The Caucasian Chalk Circle comes freighted in an audience’s perception with so much political ‘significance’ – not to say artistic ‘importance’ – that the excellent story it tells is often overlooked.

The best known of Bertolt Brecht’s later plays, it was once a staple of the stage, the amateur and student stage especially. These days, productions are rare, on account perhaps of its length, so it is good to see the revival this week at Oxford Playhouse. It comes from the amusingly named undergraduate group Screw the Looking Glass, which last year offered a highly competent account of Julian Mitchell’s Another Country at the same venue.

About its length some will feel concern. The show was scheduled to last three hours, but last night’s opening performance was fully half an hour longer. “Phew, that’s the longest play I have seen,” said a lad behind me as we left, who clearly hasn’t done much Shakespeare.

But a play is as long as it needs to be. Any reluctance to take the axe to this one could be presented as disinclination to tamper with a sacred text. That’s it’s too good to cut would probably be a truer explanation.

The dramatic premise is well known. Two groups of Caucasian villagers are squabbling over a piece of land. We are shown a parallel to their dilemma in a story they then act out. This concerns the rescue by the peasant girl Grusha (Constance Greenfield) of a baby, Michael, who is abandoned by his aristocratic mother as she flees an insurrection during which her governor husband is slain (beheaded in grisly fashion, actually).

After much thrilling, picaresque adventure, the woman and child reach safety, only to find their happiness together threatened when the real mother returns. The dispute over the boy’s future is settled by a drunken, but innately wise, working-class judge Azdak (the excellent Luke Rollason), by a process that involves the disputants pulling Michael from within the chalk circle of the title, which is drawn on the courtroom floor.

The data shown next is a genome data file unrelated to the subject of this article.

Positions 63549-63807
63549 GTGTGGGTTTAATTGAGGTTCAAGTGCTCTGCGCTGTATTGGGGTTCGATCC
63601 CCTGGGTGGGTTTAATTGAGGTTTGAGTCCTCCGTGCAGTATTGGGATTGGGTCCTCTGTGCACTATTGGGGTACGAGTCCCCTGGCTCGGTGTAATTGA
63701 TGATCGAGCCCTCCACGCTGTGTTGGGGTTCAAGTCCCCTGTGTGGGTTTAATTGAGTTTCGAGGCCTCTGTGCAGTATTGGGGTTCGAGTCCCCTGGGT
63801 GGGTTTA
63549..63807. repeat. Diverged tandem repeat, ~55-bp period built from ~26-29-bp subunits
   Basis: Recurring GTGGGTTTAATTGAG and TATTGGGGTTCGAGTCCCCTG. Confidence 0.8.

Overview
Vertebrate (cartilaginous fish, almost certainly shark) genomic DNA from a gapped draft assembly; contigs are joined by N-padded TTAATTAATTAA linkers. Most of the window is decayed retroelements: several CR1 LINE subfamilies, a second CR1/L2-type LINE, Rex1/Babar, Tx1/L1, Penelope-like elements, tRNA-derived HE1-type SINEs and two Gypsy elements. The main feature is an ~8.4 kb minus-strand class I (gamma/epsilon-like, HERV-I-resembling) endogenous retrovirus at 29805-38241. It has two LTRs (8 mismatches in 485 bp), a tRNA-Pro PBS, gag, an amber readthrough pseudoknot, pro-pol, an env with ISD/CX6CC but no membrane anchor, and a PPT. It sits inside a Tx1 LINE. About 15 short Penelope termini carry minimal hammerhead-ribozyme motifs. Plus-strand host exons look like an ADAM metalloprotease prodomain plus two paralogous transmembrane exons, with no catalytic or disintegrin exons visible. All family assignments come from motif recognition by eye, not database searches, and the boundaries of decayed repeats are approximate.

We are given to understand by this means that just as the boy belongs to the woman who will truly cherish him, the valley must go to those who will best care for it.

Thus are presented two parables – one of pity, the second of justice – told with all the skill and the variety of dramatic resources for which Brecht is famed.

An 11-strong ensemble company, some playing instruments (music Roddy Skeaping), perform a variety of roles as the story unfolds. Sometimes they are rollicking villagers; at other times snooty aristocrats. Some appear as menacing ‘ironshirt’ soldiers, pursuing Grusha and her charge - created by the puppeteer Suzi Battersby – on their flight through the mountains.

Director Jessica Lazar presents these in eye-catching silhouette, eagles soaring above, on the white sheets draped over the ‘cubes’ of scaffolding that dominate designer Alexandra Talbott’s set.

Commentary on the action is supplied, sometimes in song, by the white-faced master of ceremonies (one rather thinks of Cabaret’s Emcee) Arkadi. As portrayed by Jack Sain, he is one of a number of characters whose utterances sometimes go unheard, or are a serious strain to listen to.

With so much to savour in the words and action - which is by turns exciting, comic, touching, anger-inducing - this is a great pity.

Only three actors are identified with characters in the programme, which makes it impossible to offer individual praise to the others. Let me then applaud as a group the whole ensemble which is composed of Dominic Applewhite, Claire Bowman, Florence Brady, Aoife Cantrill, Howard Coase, Emma D’Arcy, Tom Dowling, Andy Laithwaite, Grainne O’Mahoney, Will Stanford and Leo Suter.


Oxford Playhouse

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